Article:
By on July 26, 2020.
What tKoHiL!—Not Really an Homily for the Seventh/Eighth Sunday after Trinity/Pentecost—with reference to Genesis 29.15-28, Psalm 105.1-5, Romans 8.26-39 and Matthew 13.31-33, 44-52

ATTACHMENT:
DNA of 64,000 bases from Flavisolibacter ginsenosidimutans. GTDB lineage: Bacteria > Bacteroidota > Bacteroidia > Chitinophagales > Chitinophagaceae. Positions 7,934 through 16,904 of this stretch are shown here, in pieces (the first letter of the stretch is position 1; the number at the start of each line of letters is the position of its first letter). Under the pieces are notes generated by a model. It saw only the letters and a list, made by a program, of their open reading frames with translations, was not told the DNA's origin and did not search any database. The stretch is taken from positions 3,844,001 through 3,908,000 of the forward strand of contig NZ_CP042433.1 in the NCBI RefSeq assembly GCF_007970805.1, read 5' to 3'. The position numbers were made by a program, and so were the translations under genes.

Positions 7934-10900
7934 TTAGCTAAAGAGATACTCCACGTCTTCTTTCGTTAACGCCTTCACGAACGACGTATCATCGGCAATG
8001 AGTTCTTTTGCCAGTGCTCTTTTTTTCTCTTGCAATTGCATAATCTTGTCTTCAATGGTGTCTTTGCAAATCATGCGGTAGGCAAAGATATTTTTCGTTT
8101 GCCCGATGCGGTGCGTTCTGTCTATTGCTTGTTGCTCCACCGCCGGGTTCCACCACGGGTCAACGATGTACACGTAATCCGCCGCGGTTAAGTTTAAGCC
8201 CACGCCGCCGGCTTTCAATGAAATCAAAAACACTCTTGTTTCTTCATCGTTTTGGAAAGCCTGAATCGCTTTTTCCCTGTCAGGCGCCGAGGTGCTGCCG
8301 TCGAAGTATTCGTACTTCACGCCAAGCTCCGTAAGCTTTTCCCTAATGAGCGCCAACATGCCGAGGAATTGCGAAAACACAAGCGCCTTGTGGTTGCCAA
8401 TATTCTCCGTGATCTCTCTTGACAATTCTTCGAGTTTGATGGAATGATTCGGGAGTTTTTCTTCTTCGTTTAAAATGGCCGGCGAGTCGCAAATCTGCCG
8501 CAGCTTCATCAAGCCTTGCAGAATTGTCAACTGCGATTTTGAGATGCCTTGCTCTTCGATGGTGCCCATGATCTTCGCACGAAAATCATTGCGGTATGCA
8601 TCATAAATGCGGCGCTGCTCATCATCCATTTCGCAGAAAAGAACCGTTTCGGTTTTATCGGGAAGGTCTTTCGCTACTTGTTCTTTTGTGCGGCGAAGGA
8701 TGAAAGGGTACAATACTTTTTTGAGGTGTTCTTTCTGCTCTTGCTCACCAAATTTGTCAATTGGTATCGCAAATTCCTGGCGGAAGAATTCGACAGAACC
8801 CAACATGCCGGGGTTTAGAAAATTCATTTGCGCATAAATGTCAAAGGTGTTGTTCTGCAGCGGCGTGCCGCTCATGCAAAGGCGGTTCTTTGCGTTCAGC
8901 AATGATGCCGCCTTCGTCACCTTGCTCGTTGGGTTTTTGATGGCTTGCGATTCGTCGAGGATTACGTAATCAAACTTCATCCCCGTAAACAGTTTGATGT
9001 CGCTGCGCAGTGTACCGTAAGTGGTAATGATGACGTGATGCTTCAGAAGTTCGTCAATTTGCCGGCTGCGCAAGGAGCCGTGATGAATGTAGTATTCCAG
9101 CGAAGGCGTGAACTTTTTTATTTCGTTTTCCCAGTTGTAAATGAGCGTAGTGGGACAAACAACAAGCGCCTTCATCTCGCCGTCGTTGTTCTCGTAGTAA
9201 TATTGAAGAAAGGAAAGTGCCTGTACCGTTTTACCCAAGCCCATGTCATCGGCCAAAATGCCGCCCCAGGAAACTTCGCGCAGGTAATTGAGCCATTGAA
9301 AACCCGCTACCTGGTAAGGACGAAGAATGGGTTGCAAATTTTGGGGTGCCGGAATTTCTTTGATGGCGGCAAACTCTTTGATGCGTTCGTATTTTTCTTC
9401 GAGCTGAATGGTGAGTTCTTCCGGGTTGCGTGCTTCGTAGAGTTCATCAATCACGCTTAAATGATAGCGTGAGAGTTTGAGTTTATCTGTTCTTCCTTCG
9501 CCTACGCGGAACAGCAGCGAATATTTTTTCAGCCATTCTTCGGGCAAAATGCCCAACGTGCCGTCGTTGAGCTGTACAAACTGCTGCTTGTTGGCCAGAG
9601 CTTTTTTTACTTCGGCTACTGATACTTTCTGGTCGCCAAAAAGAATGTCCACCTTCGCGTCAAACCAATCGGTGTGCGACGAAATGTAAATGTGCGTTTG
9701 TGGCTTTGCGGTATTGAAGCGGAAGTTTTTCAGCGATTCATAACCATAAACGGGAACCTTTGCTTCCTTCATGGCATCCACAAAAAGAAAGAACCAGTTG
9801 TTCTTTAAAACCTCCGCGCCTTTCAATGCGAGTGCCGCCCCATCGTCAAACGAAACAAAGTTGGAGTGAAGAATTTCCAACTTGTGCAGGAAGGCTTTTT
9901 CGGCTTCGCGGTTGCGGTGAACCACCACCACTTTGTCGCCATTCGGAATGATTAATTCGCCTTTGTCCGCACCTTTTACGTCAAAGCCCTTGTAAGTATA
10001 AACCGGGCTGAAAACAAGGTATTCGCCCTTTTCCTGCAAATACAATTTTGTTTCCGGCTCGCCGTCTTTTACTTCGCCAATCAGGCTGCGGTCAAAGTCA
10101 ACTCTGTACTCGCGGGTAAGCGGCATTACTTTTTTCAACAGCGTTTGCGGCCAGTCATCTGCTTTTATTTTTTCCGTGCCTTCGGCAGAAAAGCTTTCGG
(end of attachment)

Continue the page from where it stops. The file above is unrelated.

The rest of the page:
Here’s what Jesus said the kingdom of heaven is like (tKoHiL) tKoHiL a grain of mustard seed that a man took and sowed in his field (Mt13.31). In other words, it is something that seems small and inconsequential at first but which can grow into something huge which provides a place to roost and shelter to many. tKoHiL leaven that a woman took and hid in three measures of flour, till it was all leavened (Mt13.33). In other words, tKoH has hidden power to energize and make life full and tasty. tKoHiL treasure hidden in a field, which a man found and covered up. Then in his joy he goes and sells all that he has and buys that field (Mt13.44). And…tKoHiL a merchant in search of fine pearls, who, on finding one pearl of great value, went and sold all that he had and bought it (Mt13.45-46). In other words, tKoH is joy and something precious which once you have found, you don’t want to lose because it is worth more than all you have. tKoHiL a net that was thrown into the sea and gathered fish of every kind. When it was full, men drew it ashore and sat down and sorted the good into containers but threw away the bad. So it will be at the end of the age. The angels will come out and separate the evil from the righteous and throw them into the fiery furnace. In that place there will be weeping and gnashing of teeth (Mt13.47-50). In other words, after the first four rather wholesome and encouraging sounding metaphors, things get more disturbing as Jesus tells us that while tKoH is like a big net that has gathered people of every kind, not everybody is bound for glory. One day there will be a reckoning and a sorting and a fiery furnace for the evil and the bad and it will be very unpleasant. So in other other words, tKoH is not just a big leafy, comfortable, commodious tree smelling of fresh baked bread and festooned with treasure and pearls of great price. Some people get to enter tKoH and some people won’t. tKoH is for keeps—a matter of life or death. It gets worse. Jesus also says Not everyone who says to me, ‘Lord, Lord,’ will enter the kingdom of heaven, but the one who does the will of my Father who is in heaven. (Mt7.21)Tax collectors and prostitutes can get in before us (Mt21.31). It is particularly difficult—easier for a camel to pass through the eye of a needle—than for those who have wealth to get in (Mk10.23), difficult for everybody actually (Mk10.24). So how DO we do the will of the Father in heaven and Is there anything in the other readings about tKoH and how to enter it?Anything in the Genesis 29 Laban, Jacob, Leah and Rachel imbroglio that show us what tKoHiL and how to do the will of the Father? Not that I can see. None of the characters show up very well. It’s more about what tKoH is not like and how God gets things done in spite of us. Psalm 105 is better. Especially the first five verses. TKoHiL giving thanks to the Lord; calling upon his name; making known his deeds among the peoples! Singing to him, singing praises to him; telling of all his wondrous works! And Glorying in his holy name. That would be doing The Father’s will very well. With regards to our Romans passage, tKoHiL having a helper to help us in our weakness. The Holy Spirit who intercedes for us with groanings too deep for words, who searches our hearts and does it all according to God’s perfect will. And tKoH is also like all things working together for good for those who called according to God’s purpose. And also like God being for us and Jesus, himself interceding for us and like being inseparable from the love of Jesus and being tribulation proof, distress proof, persecution, famine, nakedness, danger and sword proof. St Paul was convinced that tKoHiL neither death nor life, nor angels nor rulers, nor things present nor things to come, nor powers, nor height nor depth, nor anything else in all creation, …is able to separate us from the love of God in Christ Jesus our Lord. (Ro8.38-39)…which pretty much covers all the bases. But most of all, tKoH is just like Jesus. There are also a couple of real sermons worth a look for today here and here.